Repetitive patterns on a piece of sheet metal can be beautiful and eye catching. Patterned pieces of sheet metal can work as ceiling tiles, kitchen splashbacks, metal wall paneling or in a range of other applications. However, you may be wondering how to get a consistent pattern on your sheet metal. Here are some ideas to explore:
1. Use a Pattern Feature on Your Software
If you are using software to design your sheet metal, you may want to look for a pattern feature. Most software has some type of feature or command that allows you to copy and repeat a design.
In some cases, you can copy the whole face of a design, and the software makes repeated copies of that. With the face command, you can modify the original design you put in, and the software will change all of the copies of that design on the template.
Then, the software links to your sheet metal moulding machine, and it creates the design you want.
2. Draw a Grid and Use a Die
Without software, you can still create a repeating pattern fairly easily on sheet metal. You need a sturdy piece of sheet metal. If it's too thin, it may rip whilst you're pounding on the die.
Start by creating a die. A die is a piece of metal that has the shape you want on it. You can make dies by cutting another piece of metal or you can buy premade dies.
Basically, once the die is ready, you hammer it into the sheet metal, and it creates an indention. Make sure the hammer you use is larger than the die. To determine where to put the die, you need to make a grid on the sheet metal. Ideally, each square should be large enough to accommodate the die and leave some extra room as desired for spacing.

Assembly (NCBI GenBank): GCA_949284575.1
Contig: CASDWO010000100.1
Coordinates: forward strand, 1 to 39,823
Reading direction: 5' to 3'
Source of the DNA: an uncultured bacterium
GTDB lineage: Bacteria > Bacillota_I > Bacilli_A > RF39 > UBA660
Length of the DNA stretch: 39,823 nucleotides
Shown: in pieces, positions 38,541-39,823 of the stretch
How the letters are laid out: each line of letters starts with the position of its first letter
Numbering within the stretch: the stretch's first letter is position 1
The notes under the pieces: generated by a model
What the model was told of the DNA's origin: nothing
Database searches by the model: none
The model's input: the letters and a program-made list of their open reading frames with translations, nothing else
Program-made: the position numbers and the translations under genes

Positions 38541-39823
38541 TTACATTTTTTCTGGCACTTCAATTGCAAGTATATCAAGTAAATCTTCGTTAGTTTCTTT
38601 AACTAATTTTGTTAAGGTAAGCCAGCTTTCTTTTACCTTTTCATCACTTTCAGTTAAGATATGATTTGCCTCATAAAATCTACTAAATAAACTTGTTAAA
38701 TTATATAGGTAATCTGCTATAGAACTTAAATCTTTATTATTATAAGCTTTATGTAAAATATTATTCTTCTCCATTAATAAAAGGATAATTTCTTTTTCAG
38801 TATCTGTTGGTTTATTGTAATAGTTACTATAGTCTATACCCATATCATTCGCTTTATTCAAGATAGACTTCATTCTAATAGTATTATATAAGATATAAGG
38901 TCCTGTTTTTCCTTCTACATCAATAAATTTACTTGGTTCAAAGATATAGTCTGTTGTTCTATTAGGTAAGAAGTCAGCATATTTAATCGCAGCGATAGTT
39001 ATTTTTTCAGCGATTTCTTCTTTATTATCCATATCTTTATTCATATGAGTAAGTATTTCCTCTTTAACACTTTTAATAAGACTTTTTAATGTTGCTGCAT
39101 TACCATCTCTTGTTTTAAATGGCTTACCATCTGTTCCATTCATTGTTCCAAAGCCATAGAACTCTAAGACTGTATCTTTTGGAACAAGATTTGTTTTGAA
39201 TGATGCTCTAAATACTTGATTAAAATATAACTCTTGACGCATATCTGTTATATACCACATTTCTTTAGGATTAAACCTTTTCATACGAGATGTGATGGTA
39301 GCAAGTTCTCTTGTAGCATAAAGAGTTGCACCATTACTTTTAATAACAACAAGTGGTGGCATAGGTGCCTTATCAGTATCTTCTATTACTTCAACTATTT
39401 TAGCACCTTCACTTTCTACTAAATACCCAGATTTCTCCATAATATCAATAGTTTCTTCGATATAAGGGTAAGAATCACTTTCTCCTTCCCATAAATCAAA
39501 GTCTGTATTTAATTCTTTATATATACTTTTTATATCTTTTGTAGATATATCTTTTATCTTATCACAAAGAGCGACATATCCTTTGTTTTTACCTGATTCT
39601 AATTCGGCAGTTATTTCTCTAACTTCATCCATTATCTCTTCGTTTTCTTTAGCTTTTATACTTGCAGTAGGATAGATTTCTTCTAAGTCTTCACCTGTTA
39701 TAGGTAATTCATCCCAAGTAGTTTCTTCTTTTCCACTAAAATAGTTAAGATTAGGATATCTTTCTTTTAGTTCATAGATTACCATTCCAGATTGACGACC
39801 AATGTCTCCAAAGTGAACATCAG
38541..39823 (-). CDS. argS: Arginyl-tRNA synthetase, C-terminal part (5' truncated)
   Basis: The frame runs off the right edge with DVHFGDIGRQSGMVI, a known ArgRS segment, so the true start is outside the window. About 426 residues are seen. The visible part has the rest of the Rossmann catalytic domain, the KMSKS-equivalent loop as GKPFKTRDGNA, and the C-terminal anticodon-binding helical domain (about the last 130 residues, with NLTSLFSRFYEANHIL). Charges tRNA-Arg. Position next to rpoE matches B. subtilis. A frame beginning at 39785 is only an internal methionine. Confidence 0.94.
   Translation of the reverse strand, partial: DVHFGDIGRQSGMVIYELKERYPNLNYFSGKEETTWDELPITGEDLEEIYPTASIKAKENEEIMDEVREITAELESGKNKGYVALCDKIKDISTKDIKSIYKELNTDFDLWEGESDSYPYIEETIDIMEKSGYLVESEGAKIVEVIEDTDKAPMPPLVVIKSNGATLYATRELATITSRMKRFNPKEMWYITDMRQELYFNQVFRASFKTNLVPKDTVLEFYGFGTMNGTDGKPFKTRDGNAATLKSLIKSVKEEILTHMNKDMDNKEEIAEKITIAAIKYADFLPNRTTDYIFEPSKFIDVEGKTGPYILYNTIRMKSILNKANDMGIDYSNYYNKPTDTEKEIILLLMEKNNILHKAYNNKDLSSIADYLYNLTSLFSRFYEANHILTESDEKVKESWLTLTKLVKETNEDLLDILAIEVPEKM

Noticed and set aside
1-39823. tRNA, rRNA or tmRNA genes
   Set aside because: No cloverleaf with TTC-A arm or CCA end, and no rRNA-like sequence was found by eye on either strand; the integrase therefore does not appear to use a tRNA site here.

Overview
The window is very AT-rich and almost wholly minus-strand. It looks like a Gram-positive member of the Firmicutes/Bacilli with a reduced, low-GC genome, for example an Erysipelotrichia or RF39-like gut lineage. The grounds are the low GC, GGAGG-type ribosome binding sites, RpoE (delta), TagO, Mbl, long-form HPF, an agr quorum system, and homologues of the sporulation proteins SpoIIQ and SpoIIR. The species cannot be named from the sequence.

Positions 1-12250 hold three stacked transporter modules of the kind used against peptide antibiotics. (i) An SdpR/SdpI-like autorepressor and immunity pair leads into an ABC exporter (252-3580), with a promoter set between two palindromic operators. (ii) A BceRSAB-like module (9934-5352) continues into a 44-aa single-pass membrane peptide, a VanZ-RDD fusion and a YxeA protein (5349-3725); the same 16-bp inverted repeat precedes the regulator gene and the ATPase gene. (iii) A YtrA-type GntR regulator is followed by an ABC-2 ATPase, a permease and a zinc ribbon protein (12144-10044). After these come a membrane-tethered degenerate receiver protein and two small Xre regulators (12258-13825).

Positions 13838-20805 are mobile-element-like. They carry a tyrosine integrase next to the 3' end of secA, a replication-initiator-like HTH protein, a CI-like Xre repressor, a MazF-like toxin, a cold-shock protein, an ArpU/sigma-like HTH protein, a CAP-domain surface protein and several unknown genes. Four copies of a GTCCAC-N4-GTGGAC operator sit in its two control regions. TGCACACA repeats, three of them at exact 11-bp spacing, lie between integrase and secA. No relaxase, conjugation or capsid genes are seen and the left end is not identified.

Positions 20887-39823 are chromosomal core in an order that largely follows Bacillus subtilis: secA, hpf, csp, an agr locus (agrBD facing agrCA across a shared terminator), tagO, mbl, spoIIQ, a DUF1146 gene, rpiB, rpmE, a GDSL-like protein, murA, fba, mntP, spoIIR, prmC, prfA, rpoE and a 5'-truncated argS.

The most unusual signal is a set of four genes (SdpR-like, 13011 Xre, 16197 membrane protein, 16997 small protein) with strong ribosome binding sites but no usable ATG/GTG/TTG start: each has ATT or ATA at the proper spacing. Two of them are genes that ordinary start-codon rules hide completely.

Grab a tape measure and make lines equally spaced apart on one side of the sheet metal. Repeat on the opposite using the same spacing. Draw lines between the markings. Now, your sheet metal should be covered with horizontal lines. Repeat these steps in the other direction, and when you're done, there should be a grid of lines. Take the die and stamp it into each square of your grid.
The second option is fun but time-consuming, and the first option requires software that not everyone has access to. If you want help making a repeating pattern on sheet metal, contact a professional to help you.Share
25 June 2017
Factories are amongst our most underrated buildings, but they not only have a style and design sense all of their own--they also hold important clues to the history of the areas they're in, and each one can tell a fascinating story. In this blog I'll be highlighting some of my favourite factories around the world to discuss their architecture, what they produce, their history and what they tell us about their local areas and communities. I'll also be getting into the nitty-gritty from time to time, as it turns out that the inside world of industry is more riveting than you might imagine!